For US health insurance companies, the recession never took place.

According to “Health Care for America Now” (HCAN), the combined profits of the biggest health insurance companies in the US increased by 51 per cent during the recession and its aftermath. This may have something to do with premiums which rose by 131 per cent since 1999 – twice the rate of medical inflation.

As a percentage, insurance companies are spending less of the premiums on medical care and more on administrative costs, including extravagant CEO pay, marketing, lobbying and what HCAN describes as the “care-denial bureaucracy.”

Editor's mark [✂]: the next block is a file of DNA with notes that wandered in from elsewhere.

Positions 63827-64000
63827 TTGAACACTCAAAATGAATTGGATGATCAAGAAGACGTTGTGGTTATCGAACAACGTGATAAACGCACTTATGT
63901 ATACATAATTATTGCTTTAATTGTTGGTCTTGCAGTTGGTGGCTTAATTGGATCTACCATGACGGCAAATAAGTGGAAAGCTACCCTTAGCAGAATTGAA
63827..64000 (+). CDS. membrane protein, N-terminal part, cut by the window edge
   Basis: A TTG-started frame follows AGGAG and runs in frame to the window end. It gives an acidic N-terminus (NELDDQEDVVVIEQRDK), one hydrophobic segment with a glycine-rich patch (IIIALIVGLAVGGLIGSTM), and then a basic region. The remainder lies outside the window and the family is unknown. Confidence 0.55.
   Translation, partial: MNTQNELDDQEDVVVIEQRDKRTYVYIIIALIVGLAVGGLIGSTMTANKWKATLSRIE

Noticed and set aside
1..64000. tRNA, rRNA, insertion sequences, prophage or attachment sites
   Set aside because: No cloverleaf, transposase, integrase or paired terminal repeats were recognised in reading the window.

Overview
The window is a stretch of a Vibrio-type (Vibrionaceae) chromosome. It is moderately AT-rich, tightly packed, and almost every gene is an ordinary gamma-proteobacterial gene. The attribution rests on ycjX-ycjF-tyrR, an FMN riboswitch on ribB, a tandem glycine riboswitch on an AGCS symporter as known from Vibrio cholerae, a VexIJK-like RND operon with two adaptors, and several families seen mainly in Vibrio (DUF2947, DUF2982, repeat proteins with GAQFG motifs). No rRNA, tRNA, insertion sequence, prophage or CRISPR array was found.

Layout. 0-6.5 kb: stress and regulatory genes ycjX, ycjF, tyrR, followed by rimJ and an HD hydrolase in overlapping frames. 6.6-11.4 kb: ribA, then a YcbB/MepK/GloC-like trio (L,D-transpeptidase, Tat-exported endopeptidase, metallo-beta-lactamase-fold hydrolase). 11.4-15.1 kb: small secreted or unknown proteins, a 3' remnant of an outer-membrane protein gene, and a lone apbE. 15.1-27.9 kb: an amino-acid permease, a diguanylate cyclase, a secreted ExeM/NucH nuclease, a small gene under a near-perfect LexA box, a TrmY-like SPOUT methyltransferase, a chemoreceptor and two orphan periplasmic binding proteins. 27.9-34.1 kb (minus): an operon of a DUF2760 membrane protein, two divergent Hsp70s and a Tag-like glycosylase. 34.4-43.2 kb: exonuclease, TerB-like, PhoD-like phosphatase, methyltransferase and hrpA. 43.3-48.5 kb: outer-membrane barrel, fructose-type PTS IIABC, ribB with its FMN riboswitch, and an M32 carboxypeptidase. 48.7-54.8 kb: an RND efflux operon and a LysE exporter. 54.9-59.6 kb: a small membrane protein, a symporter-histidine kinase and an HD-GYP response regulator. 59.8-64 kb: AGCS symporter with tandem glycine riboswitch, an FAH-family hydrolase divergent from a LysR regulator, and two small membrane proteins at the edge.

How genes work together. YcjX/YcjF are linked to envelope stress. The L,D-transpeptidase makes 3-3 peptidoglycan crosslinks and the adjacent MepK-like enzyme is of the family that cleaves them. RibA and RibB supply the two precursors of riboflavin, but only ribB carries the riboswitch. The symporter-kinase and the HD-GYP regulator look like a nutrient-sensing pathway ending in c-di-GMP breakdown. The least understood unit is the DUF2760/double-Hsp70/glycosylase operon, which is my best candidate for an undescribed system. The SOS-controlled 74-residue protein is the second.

Under the consumer protection provision of the US Affordable Care Act, as many as nine million customers will be eligible for rebates totalling as much as $1.4 billion.

In the first quarter of 2011 the combined profits of the five largest American insurance companies surged 14 per cent to $3.6 billion.

The US has the least efficient health care system in the developed world. Is it any wonder?

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